Haynes and her colleagues used the Hubble observations, and data from previous studies, to measure emission from water and compare it to emission from gas deeper in the atmosphere. The team determined that emission from water was produced in the stratosphere at about 6,000 degrees Fahrenheit. The rest of the emission came from gas lower in the atmosphere that was at a temperature about 3,000 degrees Fahrenheit.
The team also presented the first observational evidence that WASP-33b's atmosphere contains titanium oxide, one of only a few compounds that is a strong absorber of visible and ultraviolet radiation and capable of remaining in gaseous form in an atmosphere as hot as this one.
'Understanding the links between stratospheres and chemical compositions is critical to studying atmospheric processes in exoplanets,' said co-author Nikku Madhusudhan of the University of Cambridge, United Kingdom. 'Our finding marks a key breakthrough in this direction.'
For images and more information about Hubble, visit: http://www.
Elizabeth Zubritsky | EurekAlert!
Further Improvement of Qubit Lifetime for Quantum Computers
09.12.2016 | Forschungszentrum Jülich
Electron highway inside crystal
09.12.2016 | Julius-Maximilians-Universität Würzburg
Physicists of the University of Würzburg have made an astonishing discovery in a specific type of topological insulators. The effect is due to the structure of the materials used. The researchers have now published their work in the journal Science.
Topological insulators are currently the hot topic in physics according to the newspaper Neue Zürcher Zeitung. Only a few weeks ago, their importance was...
In recent years, lasers with ultrashort pulses (USP) down to the femtosecond range have become established on an industrial scale. They could advance some applications with the much-lauded “cold ablation” – if that meant they would then achieve more throughput. A new generation of process engineering that will address this issue in particular will be discussed at the “4th UKP Workshop – Ultrafast Laser Technology” in April 2017.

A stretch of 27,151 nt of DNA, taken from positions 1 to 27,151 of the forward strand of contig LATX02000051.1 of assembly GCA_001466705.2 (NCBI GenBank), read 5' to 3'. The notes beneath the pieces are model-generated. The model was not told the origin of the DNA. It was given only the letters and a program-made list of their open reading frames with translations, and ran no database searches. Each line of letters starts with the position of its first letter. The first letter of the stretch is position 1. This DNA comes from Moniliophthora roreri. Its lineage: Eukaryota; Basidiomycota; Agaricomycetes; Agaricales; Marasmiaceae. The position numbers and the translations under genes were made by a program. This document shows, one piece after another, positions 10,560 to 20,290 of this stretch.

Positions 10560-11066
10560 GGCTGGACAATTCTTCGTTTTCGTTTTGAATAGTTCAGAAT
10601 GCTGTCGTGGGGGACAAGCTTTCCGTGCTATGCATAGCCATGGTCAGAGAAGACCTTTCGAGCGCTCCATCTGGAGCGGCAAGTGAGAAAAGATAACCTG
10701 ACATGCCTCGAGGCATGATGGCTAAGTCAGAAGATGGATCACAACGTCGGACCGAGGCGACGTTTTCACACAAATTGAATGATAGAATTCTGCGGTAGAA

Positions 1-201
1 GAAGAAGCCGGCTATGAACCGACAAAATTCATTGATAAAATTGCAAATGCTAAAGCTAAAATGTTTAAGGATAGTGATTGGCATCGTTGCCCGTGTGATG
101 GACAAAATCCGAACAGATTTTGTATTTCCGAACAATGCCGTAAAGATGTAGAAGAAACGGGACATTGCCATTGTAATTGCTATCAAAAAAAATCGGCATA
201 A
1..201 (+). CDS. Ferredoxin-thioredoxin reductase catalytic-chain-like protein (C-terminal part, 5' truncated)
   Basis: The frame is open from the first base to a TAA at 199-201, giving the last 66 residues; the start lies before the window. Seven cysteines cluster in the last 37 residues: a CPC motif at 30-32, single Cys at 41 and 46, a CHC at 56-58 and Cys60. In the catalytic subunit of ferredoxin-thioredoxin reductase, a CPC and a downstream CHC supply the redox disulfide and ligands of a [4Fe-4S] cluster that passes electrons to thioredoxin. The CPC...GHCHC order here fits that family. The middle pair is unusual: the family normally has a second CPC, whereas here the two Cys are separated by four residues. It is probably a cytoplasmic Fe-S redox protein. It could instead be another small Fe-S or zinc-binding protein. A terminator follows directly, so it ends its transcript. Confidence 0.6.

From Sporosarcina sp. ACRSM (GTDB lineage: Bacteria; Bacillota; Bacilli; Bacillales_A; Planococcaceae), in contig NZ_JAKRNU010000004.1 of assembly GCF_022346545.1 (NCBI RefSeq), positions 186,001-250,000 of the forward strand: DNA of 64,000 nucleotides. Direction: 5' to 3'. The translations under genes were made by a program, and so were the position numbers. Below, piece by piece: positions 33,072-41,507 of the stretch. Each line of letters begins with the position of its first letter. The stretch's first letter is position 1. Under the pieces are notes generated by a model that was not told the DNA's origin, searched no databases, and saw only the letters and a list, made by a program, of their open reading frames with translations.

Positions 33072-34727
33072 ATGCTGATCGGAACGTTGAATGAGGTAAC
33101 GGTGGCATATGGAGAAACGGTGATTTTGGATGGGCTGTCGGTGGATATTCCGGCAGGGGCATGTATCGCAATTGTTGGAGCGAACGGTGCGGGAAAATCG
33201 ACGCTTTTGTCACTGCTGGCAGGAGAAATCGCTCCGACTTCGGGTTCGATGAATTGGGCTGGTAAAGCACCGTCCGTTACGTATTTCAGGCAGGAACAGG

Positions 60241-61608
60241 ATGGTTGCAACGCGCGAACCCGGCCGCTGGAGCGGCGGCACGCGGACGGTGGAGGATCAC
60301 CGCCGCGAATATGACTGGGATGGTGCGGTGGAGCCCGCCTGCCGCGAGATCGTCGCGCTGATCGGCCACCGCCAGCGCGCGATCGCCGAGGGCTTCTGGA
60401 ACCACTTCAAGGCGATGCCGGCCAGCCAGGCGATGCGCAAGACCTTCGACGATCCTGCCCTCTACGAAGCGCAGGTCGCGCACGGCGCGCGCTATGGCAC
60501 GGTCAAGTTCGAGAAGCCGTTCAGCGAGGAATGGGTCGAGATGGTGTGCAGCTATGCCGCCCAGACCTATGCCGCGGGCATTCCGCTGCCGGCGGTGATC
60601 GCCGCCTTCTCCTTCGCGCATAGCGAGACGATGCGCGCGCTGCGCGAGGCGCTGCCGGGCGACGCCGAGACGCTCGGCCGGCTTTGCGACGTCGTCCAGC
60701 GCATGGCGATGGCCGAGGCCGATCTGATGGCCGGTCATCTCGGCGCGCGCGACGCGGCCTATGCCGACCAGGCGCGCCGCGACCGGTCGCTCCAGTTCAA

Even back in the 1990s, scientists were comparing materials processing with nanosecond, picosecond and femtosesecond pulses. The result was surprising:...
Have you ever wondered how you see the world? Vision is about photons of light, which are packets of energy, interacting with the atoms or molecules in what...
A multi-institutional research collaboration has created a novel approach for fabricating three-dimensional micro-optics through the shape-defined formation of porous silicon (PSi), with broad impacts in integrated optoelectronics, imaging, and photovoltaics.
Working with colleagues at Stanford and The Dow Chemical Company, researchers at the University of Illinois at Urbana-Champaign fabricated 3-D birefringent...
In experiments with magnetic atoms conducted at extremely low temperatures, scientists have demonstrated a unique phase of matter: The atoms form a new type of quantum liquid or quantum droplet state. These so called quantum droplets may preserve their form in absence of external confinement because of quantum effects. The joint team of experimental physicists from Innsbruck and theoretical physicists from Hannover report on their findings in the journal Physical Review X.
“Our Quantum droplets are in the gas phase but they still drop like a rock,” explains experimental physicist Francesca Ferlaino when talking about the...
16.11.2016 | Event News
01.11.2016 | Event News
14.10.2016 | Event News
09.12.2016 | Life Sciences
09.12.2016 | Ecology, The Environment and Conservation
09.12.2016 | Health and Medicine